Over the years, various experiments and researches have been put to motion in the hopes of finding a cure that can put an end to Malaria. This time, scientists have decided to use the spider gene to genetically produce a fungus that will, in turn, produce the venom that can quickly put these mosquitoes down.
To conduct the initial testing of the fungus, the researchers created an environment that mimics the Sahara in Africa, where malaria remains to be a major public health concern. The research team reported in the journal Science.
"We are very excited about this project," Raymond St. Leger said. He is an entomology professor from the University of Maryland and the lead author of this research. "The results are showing that something positive is going to come out of this study and we could finally save a lot of lives."
The other researchers who are not part of the study also expressed their good praises towards the study. They said that such an advancement in technology can indeed help stop the deaths caused by malaria.
"I think this step is important in the advancement towards a real cure," stated Marcelo Jacobs-Lorena, a professor and researcher from John Hopkins Bloomberg School of Public Health. "We need to combat malaria with something new."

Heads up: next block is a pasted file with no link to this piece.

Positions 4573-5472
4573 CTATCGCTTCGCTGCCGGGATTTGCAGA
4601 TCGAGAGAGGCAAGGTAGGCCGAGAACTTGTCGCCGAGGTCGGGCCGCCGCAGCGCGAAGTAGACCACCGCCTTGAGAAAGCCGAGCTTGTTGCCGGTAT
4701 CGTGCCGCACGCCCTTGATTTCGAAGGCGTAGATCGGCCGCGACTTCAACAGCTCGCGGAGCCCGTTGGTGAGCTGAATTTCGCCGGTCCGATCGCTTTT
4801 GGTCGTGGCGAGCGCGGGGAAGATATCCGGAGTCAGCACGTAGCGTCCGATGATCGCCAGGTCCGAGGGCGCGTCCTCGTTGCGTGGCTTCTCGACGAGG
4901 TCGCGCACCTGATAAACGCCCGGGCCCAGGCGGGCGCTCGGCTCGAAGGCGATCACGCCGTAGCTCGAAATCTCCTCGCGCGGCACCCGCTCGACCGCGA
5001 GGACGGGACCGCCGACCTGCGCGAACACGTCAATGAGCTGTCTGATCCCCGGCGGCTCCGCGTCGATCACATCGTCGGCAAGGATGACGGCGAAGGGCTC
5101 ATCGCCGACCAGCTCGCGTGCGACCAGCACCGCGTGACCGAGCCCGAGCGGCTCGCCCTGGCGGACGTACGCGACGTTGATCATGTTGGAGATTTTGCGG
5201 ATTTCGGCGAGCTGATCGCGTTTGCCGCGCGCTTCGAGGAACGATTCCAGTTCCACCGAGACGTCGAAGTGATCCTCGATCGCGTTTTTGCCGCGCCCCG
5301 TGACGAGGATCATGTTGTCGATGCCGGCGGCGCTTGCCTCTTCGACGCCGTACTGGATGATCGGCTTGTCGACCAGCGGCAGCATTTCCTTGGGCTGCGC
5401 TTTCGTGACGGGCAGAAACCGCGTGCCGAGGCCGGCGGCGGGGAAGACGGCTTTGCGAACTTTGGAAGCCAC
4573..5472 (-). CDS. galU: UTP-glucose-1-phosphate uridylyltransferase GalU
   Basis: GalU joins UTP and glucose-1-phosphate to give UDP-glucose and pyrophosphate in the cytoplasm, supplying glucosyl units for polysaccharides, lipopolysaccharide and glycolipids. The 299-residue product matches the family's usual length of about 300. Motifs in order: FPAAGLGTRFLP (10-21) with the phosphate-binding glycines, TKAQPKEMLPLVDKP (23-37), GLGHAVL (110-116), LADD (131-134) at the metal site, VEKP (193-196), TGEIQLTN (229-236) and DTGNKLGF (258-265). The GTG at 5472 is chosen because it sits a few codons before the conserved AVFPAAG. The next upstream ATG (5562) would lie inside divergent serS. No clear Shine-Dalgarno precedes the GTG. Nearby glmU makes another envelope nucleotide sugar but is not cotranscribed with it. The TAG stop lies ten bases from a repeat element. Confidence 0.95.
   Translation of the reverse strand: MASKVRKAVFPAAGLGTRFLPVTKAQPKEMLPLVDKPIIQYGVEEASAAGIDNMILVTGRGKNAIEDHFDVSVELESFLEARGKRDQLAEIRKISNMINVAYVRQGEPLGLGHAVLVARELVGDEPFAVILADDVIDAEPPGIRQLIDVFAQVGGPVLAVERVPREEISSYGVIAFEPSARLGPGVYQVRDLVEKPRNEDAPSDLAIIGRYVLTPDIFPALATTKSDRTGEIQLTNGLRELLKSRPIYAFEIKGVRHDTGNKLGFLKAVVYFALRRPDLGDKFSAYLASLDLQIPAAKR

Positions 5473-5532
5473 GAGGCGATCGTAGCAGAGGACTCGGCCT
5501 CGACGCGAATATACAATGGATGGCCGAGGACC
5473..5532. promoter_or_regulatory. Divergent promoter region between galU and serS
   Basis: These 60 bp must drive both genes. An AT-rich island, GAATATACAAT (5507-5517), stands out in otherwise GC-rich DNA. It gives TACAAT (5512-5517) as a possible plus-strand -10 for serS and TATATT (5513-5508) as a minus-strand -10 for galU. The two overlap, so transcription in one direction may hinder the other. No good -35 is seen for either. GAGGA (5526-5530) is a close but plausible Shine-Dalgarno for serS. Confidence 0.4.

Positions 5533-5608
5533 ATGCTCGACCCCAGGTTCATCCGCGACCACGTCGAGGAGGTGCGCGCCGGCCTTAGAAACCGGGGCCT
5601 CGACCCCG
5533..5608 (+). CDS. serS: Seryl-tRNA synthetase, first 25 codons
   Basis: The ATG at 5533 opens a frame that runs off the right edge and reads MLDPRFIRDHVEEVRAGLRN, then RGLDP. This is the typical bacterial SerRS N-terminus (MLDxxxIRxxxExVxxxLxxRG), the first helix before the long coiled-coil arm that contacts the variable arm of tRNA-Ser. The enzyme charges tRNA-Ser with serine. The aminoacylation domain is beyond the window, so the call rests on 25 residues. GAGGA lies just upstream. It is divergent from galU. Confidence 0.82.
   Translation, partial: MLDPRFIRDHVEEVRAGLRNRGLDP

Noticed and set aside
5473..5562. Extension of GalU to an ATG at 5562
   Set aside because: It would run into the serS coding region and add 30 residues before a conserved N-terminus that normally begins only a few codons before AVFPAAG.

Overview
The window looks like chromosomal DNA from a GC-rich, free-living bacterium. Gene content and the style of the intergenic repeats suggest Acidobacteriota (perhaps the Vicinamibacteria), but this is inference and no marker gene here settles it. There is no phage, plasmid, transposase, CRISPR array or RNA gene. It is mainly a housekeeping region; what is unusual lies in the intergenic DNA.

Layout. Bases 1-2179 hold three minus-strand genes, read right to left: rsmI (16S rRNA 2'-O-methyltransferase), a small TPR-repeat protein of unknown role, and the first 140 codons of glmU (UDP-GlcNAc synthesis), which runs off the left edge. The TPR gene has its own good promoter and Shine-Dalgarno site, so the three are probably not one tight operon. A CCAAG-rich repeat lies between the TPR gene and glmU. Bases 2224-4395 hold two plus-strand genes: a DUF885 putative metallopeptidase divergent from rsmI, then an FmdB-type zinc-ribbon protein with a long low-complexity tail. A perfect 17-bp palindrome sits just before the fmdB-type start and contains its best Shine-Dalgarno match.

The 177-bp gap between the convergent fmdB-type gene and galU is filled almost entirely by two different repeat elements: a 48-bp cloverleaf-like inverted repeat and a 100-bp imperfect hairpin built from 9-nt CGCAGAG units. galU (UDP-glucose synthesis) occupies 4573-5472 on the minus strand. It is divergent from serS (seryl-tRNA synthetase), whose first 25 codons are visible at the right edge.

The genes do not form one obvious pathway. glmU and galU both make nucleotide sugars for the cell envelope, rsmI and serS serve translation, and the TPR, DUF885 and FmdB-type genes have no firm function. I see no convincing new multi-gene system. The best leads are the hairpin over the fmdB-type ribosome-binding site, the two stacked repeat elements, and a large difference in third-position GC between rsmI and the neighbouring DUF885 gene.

However, there are also others that expressed their concerns about this new method that might be unsafe.
"Fighting malaria is what everyone should be doing, but to use genetic engineering is just another story," Nnimmo Bassey said as a representative of the Health of Mother Earth Foundation. They are a Nigerian advocacy group that mainly aims to find a solution for malaria.
Bassey expressed his concerns that the fungus might also cause the inadvertent death of the other organisms that could affect the balance of a fragile ecosystem.
St. Legger emphasizes that much more research needs to be conducted to further evaluate the capacity of the fungus to target only malaria-carrying mosquitoes. Before the decision of releasing it out in the wild, it is a must that we look closely into it to make sure that it doesn't affect the ecosystem.
"Nothing will be done without the acceptance of the locals who would basically be living with the fungus in their immediate environment. We will make sure they understand the potential risks that it comes with as well as the benefits they offer," St. Leger said.